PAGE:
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Recently I have created a web application. The application has some static parts (libraries, classes etc) and dynamic parts (images, cache, log etc) as well. However, some static parts of the app would need rare changes. Let's call them partially static. As a whole there are static, partially static and dynamic parts.

So I am trying to adapt my app to Amazon AWS (EC2 and S3). I don't think it is a good idea to put all the application files to an EC2 instance. I am thinking to put static and partially static parts to EC2 and dynamic parts to S3.

  • As soon as I get the application stabilized on EC2, I will create an AMI and copy it to new instances.
  • Whenever I need change in partially static parts, then I would terminate all EC2 instances except one, and make changes. After changes, I would create new instances.
  • Dynamic parts like uploaded files, images etc. will be shared by all instances and not cause any synchronization problems.

Is this an appropriate way to use EC2 and S3?

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I am thinking to put static and partially static parts to EC2 and dynamic parts to S3.

I think you're using the terms static and dynamic differently than most of us here would understand it. Static data would be images uploaded by users. Dynamic data would be things that generated by code. I think what you're focusing on is the frequency in which that data might change. Perhaps you mean that user images are static in the sense that once they're uploaded they'll never change as opposed to a static HTML file that you might update once in a while. Moving forward, I'm going to refer to static and dynamic on my own terms respectively: files that are served as-is and files that are code which generate data.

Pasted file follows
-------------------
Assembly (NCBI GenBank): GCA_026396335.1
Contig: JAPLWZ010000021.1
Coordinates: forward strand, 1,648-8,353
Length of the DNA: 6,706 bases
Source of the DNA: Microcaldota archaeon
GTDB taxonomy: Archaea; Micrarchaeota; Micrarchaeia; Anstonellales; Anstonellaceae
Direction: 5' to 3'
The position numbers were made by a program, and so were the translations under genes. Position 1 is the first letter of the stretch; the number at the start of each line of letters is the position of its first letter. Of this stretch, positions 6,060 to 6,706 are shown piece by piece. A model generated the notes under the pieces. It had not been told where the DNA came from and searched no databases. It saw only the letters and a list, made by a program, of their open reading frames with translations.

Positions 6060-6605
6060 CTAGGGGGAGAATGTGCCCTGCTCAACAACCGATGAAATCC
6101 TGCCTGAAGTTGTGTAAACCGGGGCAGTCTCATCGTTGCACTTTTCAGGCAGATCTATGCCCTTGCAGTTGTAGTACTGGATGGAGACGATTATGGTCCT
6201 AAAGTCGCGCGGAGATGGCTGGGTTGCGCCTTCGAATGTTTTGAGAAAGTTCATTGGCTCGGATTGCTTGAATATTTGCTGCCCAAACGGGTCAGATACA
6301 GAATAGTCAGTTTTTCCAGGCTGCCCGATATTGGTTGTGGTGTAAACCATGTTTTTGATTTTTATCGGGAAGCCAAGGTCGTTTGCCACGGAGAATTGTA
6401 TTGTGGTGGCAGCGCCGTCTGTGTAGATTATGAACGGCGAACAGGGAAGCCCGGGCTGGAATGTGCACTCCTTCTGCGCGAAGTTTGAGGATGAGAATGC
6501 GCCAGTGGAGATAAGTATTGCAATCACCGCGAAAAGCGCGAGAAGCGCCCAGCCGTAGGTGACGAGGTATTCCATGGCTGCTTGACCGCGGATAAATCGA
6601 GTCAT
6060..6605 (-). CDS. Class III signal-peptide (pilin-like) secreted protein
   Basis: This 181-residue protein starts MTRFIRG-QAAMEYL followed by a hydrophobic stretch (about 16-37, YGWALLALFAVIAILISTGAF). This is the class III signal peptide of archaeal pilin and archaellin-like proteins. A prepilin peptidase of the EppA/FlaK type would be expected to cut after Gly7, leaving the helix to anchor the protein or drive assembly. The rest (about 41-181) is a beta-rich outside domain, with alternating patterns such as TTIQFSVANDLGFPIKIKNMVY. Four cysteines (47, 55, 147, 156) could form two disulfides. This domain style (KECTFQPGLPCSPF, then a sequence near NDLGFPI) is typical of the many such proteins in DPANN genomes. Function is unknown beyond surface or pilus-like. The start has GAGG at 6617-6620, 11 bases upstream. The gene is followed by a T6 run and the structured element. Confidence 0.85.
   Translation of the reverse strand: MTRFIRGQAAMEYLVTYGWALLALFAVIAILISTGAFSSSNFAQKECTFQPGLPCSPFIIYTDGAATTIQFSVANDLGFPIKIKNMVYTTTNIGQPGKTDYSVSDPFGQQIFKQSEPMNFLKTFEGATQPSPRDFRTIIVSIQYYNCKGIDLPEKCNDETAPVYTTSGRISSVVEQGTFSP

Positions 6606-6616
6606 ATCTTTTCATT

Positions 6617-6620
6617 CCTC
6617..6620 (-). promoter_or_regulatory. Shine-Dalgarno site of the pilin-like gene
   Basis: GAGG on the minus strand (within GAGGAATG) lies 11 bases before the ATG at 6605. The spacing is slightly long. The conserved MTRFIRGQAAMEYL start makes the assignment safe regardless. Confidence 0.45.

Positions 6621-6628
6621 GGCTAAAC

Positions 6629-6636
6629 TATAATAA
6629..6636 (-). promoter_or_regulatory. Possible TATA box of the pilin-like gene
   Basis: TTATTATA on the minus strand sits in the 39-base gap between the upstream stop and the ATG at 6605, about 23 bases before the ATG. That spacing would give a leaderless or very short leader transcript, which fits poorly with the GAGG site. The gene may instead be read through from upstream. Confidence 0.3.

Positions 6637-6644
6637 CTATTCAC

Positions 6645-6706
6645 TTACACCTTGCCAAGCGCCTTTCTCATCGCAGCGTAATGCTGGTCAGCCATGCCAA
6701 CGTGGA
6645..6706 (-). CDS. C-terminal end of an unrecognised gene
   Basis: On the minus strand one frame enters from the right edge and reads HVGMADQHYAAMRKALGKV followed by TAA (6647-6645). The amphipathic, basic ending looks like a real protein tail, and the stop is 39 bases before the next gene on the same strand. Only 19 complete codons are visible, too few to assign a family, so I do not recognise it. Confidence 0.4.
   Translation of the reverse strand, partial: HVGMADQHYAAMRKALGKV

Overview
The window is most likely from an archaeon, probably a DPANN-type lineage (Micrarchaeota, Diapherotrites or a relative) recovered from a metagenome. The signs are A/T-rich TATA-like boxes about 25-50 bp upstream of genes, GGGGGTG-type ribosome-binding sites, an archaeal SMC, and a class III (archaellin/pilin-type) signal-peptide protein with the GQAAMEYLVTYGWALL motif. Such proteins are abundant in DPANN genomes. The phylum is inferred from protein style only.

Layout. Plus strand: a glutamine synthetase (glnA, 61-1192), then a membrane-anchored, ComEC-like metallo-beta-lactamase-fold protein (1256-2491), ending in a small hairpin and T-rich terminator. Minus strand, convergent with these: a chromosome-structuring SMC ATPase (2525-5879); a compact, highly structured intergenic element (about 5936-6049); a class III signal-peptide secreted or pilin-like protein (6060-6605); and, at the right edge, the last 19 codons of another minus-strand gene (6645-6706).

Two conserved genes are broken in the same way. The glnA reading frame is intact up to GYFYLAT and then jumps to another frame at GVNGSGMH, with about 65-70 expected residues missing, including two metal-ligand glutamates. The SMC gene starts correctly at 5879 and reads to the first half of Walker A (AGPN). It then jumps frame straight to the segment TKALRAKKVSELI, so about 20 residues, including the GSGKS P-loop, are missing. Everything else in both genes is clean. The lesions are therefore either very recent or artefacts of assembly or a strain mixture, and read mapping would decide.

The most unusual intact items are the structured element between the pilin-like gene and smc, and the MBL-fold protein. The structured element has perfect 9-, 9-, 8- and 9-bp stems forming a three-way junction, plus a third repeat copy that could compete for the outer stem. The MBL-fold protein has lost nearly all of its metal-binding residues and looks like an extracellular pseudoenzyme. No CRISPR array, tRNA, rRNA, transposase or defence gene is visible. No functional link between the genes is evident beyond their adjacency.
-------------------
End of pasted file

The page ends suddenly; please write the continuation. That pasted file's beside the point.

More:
Files that are static should be hosted on S3. Even if you might eventually alter them or stop referencing them. It may be best to simply make each version of a file have a unique name.

Dynamic data should be hosted on your EC2 instances. Ideally, you'll have a method of updating that data without terminate instances, possibly be means of a shared filesystem that would allow you to keep all nodes synchronous about what they're serving. Alternately, if small gaps in time where nodes are serving from different code could possibly be acceptable, you could also also use scripts to push files out.

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